In the United States, it doesn’t matter who you are; if you’re rich, you receive special treatment in our “justice” system.
SC Johnson, the “family” company’s billionaire heir, Samuel Curtis Johnson III, who confessed to repeatedly sexually assaulting his teenage stepdaughter has received an outrageous prison sentence of only four months because the judge, Circuit Justice Eugene Gasiorkiewicz, feels that Johnson’s importance to the community is valued much higher than the dignity of his abused step-daughter.
You read that right. Affluenza, as it has been dubbed, has struck again. This billionaire has officially plead guilty to mere misdemeanor charges of fourth-degree sexual assault and disorderly conduct instead of receiving the maximum which is felony sexual assault on a minor child. These charges originally stem from 2011. Think Progress reported Johnson’s stepdaughter “initially told police Johnson was ‘a sex addict‘ and touched her inappropriately 15 to 20 times starting when she was 12 years old. She told her mother about the abuse in order to protect her younger sister, and Johnson confessed when the mother confronted him.” Because Johnson’s victim was unwilling to testify in the case, the prosecutors had to make a plea deal with Johnson and his legal team.
Johnson’s attorney, Michael F. Hart argued to Judge Gasiorkiewicz that the maximum prison term for his client was not fair and that is should be reserved for “maximum defendants,” people unlike his client (aka not billionaires with a prestigious name), who has no prior record and who leads a “productive life.” Again, the billionaire status and famous name apply to that “productive life.” He’s an heir, so remember folks, he’s inheriting this empire and inheriting this money. Very productive.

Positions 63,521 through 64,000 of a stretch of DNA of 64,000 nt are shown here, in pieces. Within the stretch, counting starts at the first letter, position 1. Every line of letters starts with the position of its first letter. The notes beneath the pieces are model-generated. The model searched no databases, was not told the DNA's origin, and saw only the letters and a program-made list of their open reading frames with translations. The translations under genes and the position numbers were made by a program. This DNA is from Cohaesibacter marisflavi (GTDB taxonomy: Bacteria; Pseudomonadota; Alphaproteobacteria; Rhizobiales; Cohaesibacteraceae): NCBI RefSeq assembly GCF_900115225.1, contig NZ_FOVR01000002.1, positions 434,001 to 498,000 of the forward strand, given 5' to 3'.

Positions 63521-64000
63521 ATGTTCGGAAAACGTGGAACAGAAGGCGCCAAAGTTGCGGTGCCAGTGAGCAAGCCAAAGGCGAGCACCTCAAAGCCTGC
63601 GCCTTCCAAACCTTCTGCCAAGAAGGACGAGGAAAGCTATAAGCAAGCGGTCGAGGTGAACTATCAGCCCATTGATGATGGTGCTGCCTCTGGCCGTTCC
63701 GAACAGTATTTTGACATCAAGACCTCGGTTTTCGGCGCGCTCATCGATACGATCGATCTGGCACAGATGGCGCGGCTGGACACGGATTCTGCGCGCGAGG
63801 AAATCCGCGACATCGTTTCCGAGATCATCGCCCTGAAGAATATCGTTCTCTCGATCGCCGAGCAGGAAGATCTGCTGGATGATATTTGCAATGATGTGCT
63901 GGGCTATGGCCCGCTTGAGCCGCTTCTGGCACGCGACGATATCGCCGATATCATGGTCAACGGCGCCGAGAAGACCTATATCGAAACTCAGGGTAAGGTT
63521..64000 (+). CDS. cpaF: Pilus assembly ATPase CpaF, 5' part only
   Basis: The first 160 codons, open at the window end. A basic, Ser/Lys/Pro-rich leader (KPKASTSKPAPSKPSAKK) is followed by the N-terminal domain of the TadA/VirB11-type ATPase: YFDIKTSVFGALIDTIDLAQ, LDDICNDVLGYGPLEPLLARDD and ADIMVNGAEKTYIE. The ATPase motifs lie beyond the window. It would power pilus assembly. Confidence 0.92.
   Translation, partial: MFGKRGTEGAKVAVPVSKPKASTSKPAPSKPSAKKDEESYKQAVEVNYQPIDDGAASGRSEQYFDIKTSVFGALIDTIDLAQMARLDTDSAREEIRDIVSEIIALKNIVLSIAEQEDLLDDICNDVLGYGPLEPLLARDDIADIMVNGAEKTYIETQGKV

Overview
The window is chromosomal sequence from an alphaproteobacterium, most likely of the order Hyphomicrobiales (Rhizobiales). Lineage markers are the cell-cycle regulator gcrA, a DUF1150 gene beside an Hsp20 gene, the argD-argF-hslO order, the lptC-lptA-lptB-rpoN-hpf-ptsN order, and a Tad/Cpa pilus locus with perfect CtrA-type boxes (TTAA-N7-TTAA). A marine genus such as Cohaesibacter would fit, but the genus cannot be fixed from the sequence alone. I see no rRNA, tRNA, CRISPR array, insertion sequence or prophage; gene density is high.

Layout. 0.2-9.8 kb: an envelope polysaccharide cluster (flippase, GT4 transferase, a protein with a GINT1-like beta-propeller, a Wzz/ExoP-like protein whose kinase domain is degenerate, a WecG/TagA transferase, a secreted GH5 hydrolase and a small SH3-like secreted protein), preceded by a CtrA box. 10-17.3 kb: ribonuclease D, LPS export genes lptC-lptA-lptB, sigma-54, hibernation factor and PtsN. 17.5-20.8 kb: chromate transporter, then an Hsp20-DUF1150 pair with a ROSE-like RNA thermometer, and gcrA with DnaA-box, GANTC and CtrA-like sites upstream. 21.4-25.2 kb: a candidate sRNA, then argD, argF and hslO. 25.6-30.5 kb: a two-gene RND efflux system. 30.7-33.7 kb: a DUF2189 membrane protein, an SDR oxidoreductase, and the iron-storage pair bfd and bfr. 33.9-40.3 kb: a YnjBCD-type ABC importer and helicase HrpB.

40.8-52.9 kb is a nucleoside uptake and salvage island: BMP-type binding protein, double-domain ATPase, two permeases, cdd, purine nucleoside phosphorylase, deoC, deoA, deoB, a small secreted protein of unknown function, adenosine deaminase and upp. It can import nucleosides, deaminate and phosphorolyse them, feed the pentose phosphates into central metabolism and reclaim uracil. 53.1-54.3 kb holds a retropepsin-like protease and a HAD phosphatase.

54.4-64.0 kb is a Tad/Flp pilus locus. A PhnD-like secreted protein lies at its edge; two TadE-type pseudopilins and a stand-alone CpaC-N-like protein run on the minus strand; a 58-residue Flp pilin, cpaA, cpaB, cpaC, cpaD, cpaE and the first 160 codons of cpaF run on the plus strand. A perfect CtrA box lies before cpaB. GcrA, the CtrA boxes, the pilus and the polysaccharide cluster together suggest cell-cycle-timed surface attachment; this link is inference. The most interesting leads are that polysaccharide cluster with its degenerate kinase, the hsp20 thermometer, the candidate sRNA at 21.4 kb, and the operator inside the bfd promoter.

Add insult to injury, the judge made his decision based on other cases in which he has rarely gives first time offenders the maximum sentence. So instead the judge gave Johnson, a billionaire, a fine of $6,000. The judge ruled that he must serve at least 60 days of the sentence before he will be eligible for release.
Billionaire rapes an underage child, gets a sentence that a teenager gets for shoplifting. That’s what some people like to call the “invisible hand” in economics.
Affluenza is spreading, and it is spreading fast. Just last year, a Washington state judge failed to sentence Shaun Goodman, arrested for his 7th DUI (who, while going over 100 mph, crash into both a parked car and house), to any jail time. The reason? He was a local businessman, a rich businessman, and giving him jail time even after his 7th DUI “wouldn’t be fair for him,” as per the words of Judge James Dixon. Dixon brazenly violated the sentencing guidelines for DUI offenders, but that doesn’t matter when the person facing the crime is of an upper class and owns a business.
Now who could forget the smug little punk Ethan Couch, the Texas teen who killed four people in a drunk driving accident who got only 10 years’ probation? Because of his rich, elite status, his attorney argued that because he was raised in such affluent circumstances, he failed to grasp the concept of his negative actions and thus couldn’t be held responsible for his actions. Never mind that he plowed his car into four people and savagely murdered them. Never mind that after he realized what had happened he ran and left the scene. All that doesn’t matter. In the eyes of Texas District Judge Jean Boyd, this teen never faced jail time. Instead, he was given the luxury to attend a very expensive, very prestigious rehab center. Guess who is picking up the bulk of that rehab cost? Not his rich parents. Thanks to the taxpayers of the great state of Texas, Couch’s rehab bill has been dropped from $438,000 annually to only $13,870. Congrats, Taxpayers, you picked up 68% of the cost for a rich teen who got out of manslaughter charges simply because he was rich. America!
And, how about one to really make your blood boil. A trust fund baby, Robert H. Richards IV, who owns, among other things, a $1.8 million dollar mansion near the Winterthur Museum, Garden and Library, had his sentence of 8 years in prison for raping his daughter repeatedly between the ages of 3 and 5 as well as molesting his son starting at the age of 19 months, reduced. The reason? Superior Court Judge Jan Jurden didn’t think the rapist would not “fare in a level 5 prison.” Well that’s the point. It will let them learn from their mistakes while they sit and think about what it is they have done.